Because of the way in which polyethylene plates work, they can stop multiple bullets. "With polyethylene, you can pretty much put in as many bullets as you can fit on the plate because it doesn't impact a very large surrounding area when the bullet hits," says Olsen. And because the material is more resilient than a hard material like ceramic, dropping a polyethylene plate will not cause damage. They are also relatively light, weighing 3.5 pounds at most for a 10x12-inch plate.
Polyethylene plates have their own downsides, however. For example, technology doesn't exist to create a commercial type 4 plate made entirely of polyethylene yet. It would require too much material to be practical. "You could get enough newspaper together to stop a round, but no one's going to wear a bale of it," says Safariland's McNeil. Price is also a factor. Polyethylene plates cost approximately 25% more than comparable ceramic plates.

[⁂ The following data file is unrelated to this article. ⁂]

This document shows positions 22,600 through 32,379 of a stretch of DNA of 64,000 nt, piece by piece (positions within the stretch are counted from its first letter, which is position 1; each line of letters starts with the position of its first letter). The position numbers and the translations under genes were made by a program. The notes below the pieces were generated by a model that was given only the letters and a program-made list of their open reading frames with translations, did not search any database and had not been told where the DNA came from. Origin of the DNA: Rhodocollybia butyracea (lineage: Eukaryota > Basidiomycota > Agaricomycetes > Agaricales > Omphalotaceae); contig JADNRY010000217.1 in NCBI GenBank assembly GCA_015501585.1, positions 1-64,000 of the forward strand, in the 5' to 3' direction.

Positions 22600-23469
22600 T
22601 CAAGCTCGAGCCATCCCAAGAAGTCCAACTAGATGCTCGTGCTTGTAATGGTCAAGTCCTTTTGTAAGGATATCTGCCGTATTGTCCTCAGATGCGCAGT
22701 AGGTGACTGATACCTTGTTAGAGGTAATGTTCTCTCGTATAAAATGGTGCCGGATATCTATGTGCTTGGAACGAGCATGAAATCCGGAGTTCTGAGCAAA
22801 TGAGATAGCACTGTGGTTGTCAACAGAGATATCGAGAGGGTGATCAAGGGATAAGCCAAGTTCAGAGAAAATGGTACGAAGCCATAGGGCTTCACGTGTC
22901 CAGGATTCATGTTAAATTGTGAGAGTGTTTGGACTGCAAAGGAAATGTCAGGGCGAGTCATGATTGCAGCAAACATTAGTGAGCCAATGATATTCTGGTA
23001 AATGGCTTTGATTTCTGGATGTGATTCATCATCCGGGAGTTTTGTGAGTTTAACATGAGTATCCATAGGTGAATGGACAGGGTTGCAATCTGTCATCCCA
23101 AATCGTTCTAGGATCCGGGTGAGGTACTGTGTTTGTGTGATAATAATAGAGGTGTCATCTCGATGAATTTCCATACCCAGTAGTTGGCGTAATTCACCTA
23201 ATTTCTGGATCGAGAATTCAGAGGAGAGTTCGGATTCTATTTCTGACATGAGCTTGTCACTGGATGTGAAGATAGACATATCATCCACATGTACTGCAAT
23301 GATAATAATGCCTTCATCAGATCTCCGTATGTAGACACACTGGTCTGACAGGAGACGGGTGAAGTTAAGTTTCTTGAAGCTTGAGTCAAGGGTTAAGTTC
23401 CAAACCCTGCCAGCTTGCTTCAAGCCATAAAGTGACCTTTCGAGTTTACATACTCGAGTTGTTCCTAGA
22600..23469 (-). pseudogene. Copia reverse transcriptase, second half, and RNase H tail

Size and Shape
Materials aren't the only differences in armor plates. The shapes and sizes available have changed significantly over the years. Not long ago, the 10x12-inch plate was the standard. It was a rectangle designed to maximize protection of internal organs when placed in the front and then also back pockets of body armor. But this size and shape had its limitations.
Squared edges on the upper corners of front plates impeded the motions of officers and military personnel when they attempted to shoulder a rifle or swim. In response to feedback, manufacturers cut off and tapered the upper corners. As for size, While 8x10-inch plates have been available, they don't work for everyone either. Now, thanks to the military's insistence that companies create five sizes of SAPIs (small arms protective inserts) to fit different soldiers' torsos, more size options are just now becoming available to law enforcement in the United States.